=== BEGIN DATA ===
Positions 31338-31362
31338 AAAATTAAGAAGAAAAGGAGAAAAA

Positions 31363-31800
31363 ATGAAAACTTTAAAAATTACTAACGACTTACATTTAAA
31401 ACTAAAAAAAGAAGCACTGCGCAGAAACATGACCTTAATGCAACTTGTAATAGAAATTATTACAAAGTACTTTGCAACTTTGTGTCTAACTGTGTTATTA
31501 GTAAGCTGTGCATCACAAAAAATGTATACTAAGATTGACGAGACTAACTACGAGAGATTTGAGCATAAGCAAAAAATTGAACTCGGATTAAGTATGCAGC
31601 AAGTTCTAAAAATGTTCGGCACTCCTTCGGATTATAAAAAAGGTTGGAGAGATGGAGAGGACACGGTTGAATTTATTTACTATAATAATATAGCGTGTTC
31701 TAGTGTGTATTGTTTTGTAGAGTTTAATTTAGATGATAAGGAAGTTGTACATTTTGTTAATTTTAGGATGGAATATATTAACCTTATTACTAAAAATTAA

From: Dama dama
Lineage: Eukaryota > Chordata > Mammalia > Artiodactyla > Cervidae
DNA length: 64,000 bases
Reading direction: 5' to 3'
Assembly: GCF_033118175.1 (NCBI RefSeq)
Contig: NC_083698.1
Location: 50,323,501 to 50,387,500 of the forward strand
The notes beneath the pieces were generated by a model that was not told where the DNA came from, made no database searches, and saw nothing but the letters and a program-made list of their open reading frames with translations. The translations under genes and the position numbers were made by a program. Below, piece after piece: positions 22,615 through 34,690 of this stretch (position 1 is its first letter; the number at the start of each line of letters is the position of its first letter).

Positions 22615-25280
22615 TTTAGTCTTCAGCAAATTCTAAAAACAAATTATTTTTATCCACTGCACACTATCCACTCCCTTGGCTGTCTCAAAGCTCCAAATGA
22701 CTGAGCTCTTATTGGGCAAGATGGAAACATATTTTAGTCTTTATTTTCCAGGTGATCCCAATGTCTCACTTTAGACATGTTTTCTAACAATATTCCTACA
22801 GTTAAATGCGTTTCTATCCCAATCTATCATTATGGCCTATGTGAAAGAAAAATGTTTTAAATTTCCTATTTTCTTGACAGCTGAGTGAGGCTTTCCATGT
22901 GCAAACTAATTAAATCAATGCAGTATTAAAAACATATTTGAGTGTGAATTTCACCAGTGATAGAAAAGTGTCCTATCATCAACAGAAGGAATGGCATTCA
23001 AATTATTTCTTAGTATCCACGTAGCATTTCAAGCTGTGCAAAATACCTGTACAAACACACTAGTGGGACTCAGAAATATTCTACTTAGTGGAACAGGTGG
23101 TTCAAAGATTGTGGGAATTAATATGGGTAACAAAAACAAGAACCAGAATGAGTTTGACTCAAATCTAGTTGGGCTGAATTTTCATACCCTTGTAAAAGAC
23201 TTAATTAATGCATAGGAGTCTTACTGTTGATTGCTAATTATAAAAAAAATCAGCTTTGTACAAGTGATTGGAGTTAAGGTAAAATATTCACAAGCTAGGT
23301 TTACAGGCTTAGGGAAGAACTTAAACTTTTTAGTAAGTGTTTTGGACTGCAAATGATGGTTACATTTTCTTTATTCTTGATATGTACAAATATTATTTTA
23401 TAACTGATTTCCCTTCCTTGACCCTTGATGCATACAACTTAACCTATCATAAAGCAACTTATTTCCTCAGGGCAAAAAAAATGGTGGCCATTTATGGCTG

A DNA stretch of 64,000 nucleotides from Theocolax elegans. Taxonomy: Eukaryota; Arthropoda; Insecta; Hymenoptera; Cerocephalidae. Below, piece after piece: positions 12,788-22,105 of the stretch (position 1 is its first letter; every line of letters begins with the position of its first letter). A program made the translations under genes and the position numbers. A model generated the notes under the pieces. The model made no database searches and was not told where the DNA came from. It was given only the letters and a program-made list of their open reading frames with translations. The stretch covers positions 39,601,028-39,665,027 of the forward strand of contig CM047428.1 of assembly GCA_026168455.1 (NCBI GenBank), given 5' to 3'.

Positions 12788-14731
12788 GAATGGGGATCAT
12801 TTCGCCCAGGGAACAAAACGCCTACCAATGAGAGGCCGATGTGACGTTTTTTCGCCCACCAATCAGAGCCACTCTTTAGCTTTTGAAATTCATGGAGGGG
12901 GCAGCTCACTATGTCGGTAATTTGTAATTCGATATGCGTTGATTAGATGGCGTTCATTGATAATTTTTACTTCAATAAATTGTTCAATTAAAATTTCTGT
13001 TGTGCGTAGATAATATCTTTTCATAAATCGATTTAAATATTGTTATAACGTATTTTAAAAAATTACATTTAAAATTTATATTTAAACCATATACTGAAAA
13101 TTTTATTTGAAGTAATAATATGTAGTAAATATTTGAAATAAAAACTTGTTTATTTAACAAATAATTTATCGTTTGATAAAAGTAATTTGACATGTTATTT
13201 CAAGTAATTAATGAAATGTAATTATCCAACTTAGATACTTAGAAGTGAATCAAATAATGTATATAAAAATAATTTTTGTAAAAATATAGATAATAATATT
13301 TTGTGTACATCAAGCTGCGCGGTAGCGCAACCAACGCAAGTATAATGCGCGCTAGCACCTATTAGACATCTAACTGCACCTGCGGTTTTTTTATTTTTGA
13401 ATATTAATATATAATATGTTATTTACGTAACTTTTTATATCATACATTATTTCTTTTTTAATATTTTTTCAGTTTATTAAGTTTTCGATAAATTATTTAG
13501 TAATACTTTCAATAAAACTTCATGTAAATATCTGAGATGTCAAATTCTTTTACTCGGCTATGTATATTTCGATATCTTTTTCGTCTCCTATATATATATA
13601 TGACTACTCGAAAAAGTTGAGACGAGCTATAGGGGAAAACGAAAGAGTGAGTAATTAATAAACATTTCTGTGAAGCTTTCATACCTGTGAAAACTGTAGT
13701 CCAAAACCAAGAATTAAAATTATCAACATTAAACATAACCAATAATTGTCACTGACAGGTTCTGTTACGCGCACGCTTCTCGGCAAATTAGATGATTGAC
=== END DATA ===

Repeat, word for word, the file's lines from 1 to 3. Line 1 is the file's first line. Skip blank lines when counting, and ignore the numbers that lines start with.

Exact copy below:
Positions 31338-31362
31338 AAAATTAAGAAGAAAAGGAGAAAAA

Positions 31363-31800